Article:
Employers’ group, the Chartered Institute of Personnel and Development, have underlined my point with a recent demand that the government tighten laws on strike ballots, and consider banning strikes altogether and introduce compulsory arbitration in “key” industries. There’s no pretence that tightening laws will respect the democratic rights of workers now, it’s simply naked aggression towards anyone who disagrees with the cuts and will act to stop them.

Naturally the CBI, the Confederation of British Industry, is not far behind. In a document with a title that would make Orwell worry, they’ve announced that the government should impose a 40% quorum for strike action on the balloted workforce. Making Britain the Place to Work also, ironically, proposes to shorten the statutory consultation period for firms making more than 100 people redundant from 90 days to 30 days.

Here, of course, there is the usual pretence at defending the interests of ordinary people – as John Cridland, CBI Deputy Director-General stated when launching the document, “Strikes cause misery. They prevent ordinary people going about their daily lives, whether it’s getting to work or getting the kids to school.” To which the obvious answer should be, guess what? Mass unemployment and encroachment into the terms and conditions of a workforce cause misery too.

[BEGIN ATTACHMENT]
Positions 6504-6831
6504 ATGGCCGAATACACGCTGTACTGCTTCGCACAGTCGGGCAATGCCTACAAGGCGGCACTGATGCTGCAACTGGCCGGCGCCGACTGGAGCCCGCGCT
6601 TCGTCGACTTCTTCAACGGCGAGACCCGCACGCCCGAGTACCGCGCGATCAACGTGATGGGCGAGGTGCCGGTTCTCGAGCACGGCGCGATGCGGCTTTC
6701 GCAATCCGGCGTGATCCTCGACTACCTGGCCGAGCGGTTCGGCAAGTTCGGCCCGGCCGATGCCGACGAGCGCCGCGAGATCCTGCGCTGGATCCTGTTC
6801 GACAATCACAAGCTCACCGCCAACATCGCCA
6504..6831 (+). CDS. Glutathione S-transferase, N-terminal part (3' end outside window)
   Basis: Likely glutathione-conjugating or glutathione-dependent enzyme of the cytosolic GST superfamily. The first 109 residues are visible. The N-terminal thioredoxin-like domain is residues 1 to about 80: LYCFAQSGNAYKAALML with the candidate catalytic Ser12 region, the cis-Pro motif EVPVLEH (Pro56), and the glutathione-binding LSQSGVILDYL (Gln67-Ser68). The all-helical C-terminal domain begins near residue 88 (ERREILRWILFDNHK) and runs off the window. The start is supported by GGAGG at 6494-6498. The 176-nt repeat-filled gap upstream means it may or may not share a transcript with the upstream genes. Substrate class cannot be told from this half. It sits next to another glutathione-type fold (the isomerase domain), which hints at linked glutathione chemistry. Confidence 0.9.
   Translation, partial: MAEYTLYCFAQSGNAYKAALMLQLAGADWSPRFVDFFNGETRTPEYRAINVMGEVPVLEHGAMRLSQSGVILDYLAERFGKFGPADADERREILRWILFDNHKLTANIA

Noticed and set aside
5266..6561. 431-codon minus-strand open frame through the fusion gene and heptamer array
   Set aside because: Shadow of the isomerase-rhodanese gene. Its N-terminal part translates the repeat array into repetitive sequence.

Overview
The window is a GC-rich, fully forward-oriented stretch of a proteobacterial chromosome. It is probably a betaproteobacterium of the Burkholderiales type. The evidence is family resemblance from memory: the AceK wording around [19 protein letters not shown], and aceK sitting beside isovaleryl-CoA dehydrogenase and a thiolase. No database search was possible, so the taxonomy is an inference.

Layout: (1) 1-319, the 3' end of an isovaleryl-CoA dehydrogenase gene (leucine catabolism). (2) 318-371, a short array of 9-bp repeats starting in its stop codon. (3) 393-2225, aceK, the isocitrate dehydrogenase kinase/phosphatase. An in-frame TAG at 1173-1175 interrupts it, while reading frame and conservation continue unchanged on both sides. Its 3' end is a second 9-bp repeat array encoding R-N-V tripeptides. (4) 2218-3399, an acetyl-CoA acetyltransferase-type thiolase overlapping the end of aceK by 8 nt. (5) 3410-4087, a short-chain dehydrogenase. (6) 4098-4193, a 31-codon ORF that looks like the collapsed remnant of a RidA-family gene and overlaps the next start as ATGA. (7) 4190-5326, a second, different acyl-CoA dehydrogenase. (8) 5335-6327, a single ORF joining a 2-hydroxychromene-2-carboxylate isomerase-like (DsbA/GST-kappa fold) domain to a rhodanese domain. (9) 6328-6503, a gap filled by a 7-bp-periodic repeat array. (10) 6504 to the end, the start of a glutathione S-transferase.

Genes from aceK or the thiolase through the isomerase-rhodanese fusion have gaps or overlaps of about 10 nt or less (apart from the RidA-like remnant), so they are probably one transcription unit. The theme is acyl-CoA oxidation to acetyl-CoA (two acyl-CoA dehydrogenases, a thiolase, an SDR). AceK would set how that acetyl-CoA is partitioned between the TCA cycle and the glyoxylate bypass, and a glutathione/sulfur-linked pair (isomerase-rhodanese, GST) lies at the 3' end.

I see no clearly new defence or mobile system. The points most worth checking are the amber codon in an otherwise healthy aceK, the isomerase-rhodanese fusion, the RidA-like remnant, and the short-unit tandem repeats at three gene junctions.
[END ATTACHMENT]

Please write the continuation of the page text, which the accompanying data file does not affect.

The CBI document contains a lot of other worrying ideas as well. A key one is the attack on TUPE – the transfer of undertaking (protection of employment) regulations, which essentially protect workers’ terms and conditions if a company is transfered from one owner to another. The CBI want any new owner to be able to ‘harmonise’ a newly acquired business with a previous one, paying workers the same; i.e. less.

Contained in the document is also a demand for the American system of workforce voting for union recognition instead of the Central Arbitration Committee having the power to simply grant workplace recognition to a union, if that union has gained over 50% of the members of the workplace. This takes place in the context of businesses which simply refuse to negotiate with unions, even when their whole shop is unionised, provoking strikes simply to get recognition – which is not in the interest of workers, who lose pay.